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Kingdom’s electricity demand retreats on Covid-induced economic shocks

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The energy ministry’s Victor Jona says peak electricity demand has fallen to just 1,700MW this year from 2,000MW last year. Hong Menea

Kingdom’s electricity demand retreats on Covid-induced economic shocks

Electricity demand in the Kingdom tumbled between 10 and 12 per cent this year due to Covid-19-induced economic shocks in key sectors – above all in garment manufacturing – a senior Ministry of Mines and Energy official told The Post on Friday.

Victor Jona, the director-general of the ministry’s General Department of Energy, said some 300 garment factories have filed for operational suspension since January citing business slowdown as Covid-19 continues to paralyse regional and global economies.

“The onset of Covid-19 blemished this year as the first time in my tenure at the ministry to see a year-on-year drop in electricity demand,” he said, adding that demand typically grows between 15-20 per cent annually.

He pointed out that electricity consumption in the garment manufacturing sector accounts for more than 40 per cent of the total.

“Electricity demand drops in consonance with a decline in economic growth.

“Many a garment factory either filed for operational suspension or shut down as orders dried up from our two largest markets – Europe and the US took severe economic blows from the coronavirus, with buyers there cancelling or freezing orders from us,” Jona said.

Peak electricity demand has fallen to just 1,700MW this year from 2,000MW last year, he said, noting that household consumption has largely remained stable.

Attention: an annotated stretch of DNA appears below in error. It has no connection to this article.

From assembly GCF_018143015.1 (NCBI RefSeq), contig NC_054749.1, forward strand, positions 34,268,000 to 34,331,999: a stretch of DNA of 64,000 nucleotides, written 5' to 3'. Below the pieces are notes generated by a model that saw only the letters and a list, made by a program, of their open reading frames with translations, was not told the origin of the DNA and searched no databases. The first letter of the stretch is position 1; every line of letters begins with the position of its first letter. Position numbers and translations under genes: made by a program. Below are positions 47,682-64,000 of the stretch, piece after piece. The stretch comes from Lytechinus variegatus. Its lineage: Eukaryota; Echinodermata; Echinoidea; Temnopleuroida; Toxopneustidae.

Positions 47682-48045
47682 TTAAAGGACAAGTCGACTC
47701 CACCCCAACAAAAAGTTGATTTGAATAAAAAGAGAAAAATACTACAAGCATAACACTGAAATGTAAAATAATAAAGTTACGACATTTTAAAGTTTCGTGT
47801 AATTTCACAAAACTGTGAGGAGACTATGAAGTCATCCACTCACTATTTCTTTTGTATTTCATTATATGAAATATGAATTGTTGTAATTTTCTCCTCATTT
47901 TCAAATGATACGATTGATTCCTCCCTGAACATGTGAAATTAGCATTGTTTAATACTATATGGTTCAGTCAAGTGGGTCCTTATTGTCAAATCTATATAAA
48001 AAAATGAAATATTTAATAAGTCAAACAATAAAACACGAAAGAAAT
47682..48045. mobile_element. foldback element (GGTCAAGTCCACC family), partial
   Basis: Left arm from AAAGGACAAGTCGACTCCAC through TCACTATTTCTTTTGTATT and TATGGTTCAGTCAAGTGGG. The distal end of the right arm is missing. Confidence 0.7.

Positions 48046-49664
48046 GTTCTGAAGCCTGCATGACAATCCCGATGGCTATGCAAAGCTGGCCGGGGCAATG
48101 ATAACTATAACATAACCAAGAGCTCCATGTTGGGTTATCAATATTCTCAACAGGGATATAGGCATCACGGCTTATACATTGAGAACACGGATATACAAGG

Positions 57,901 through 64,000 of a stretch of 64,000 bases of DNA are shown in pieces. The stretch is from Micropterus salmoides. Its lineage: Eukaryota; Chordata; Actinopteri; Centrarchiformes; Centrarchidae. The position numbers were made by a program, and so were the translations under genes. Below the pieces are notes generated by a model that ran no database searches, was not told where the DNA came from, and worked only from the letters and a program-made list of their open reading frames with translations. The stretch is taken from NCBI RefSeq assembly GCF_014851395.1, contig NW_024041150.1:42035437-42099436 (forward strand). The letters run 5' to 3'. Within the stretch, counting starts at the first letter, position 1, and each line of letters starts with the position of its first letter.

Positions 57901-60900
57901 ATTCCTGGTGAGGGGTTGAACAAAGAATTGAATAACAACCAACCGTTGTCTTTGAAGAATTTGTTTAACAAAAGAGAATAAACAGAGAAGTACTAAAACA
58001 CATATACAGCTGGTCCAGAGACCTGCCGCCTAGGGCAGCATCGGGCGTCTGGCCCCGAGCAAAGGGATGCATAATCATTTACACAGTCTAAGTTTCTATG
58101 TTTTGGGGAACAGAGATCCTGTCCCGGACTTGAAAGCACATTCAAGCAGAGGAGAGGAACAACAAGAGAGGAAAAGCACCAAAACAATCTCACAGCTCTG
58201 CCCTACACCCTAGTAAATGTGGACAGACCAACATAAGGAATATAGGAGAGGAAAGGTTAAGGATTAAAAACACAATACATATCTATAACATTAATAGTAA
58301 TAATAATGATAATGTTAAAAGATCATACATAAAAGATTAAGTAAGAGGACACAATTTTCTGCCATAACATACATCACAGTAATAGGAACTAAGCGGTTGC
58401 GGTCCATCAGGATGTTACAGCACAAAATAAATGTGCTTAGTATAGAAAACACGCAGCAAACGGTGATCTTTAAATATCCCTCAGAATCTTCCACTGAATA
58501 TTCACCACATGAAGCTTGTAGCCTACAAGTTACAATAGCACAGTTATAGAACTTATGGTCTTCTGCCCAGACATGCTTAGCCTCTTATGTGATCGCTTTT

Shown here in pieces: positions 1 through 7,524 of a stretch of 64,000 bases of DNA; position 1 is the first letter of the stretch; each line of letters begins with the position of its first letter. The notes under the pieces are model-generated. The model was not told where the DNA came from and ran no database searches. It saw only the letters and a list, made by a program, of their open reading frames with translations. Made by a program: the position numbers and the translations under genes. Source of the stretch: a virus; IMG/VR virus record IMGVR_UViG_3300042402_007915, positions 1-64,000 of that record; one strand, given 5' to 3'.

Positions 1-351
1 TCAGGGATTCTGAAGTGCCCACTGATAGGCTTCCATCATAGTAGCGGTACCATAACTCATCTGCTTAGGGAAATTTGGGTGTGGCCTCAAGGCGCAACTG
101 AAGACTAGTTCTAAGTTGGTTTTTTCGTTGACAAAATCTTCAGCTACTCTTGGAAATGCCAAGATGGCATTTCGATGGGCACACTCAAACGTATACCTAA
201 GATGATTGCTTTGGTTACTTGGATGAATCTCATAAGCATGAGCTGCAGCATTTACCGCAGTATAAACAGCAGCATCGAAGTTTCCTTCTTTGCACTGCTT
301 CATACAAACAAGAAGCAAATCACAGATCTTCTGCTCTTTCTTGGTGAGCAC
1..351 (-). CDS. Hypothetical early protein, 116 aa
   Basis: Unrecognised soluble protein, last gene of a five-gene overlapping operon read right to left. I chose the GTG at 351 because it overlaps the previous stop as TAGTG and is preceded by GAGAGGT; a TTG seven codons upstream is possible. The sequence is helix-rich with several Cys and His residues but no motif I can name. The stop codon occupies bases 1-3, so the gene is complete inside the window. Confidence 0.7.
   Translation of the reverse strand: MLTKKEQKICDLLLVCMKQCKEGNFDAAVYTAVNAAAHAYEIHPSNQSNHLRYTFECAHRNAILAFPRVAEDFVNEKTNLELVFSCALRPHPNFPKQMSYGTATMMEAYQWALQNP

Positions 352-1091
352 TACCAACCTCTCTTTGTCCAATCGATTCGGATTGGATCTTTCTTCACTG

In May, the government issued a plan to reduce electricity tariffs for companies in four key sectors – manufacturing, agriculture, commercial and service, for five months starting from June to encourage them to continue working during the spread of Covid-19.

Companies powered by the state-run Electricite du Cambodge (EdC), or private companies that purchase electricity from the EdC, are to pay only for the electricity they consume.

Electricity bills are expected to be reduced by 25 per cent based on previous averages from January to March of this year.

On October 13, the International Monetary Fund (IMF) projected a 2.8 per cent contraction in the Cambodian economy this year, and a sharp rebound next year to 6.8 per cent growth.

And according to its October 21 report, global growth has been revised to minus 4.4 per cent this year and 5.2 per cent next year.

The Asia-Pacific is also starting a tentative recovery, but at differing speeds for most countries, the IMF said.

Economic activity in the region is expected to slide by 2.2 per cent this year, due to a sharper-than-expected downturn in key emerging markets, and then grow by 6.9 per cent next year, it added.

Jona voiced his optimism that improvement in the Covid-19 situation would lead other countries to reopen their economies and winch up the Kingdom’s export figures.

“Demand will rebound as economic activities resume next year, particularly in the garment sector,” he said.

Since the emergence of the pandemic, 69 factories suspended work and 130 companies closed their doors, leaving 70,000 workers out of jobs, Ministry of Labour and Vocational Training statistics show.

Last year, Cambodia had 1,730 factories, of which 1,069 were for manufacturing garment, textile, footwear and travel goods, according to statistics from the Ministry of Industry, Science, Technology and Innovation.


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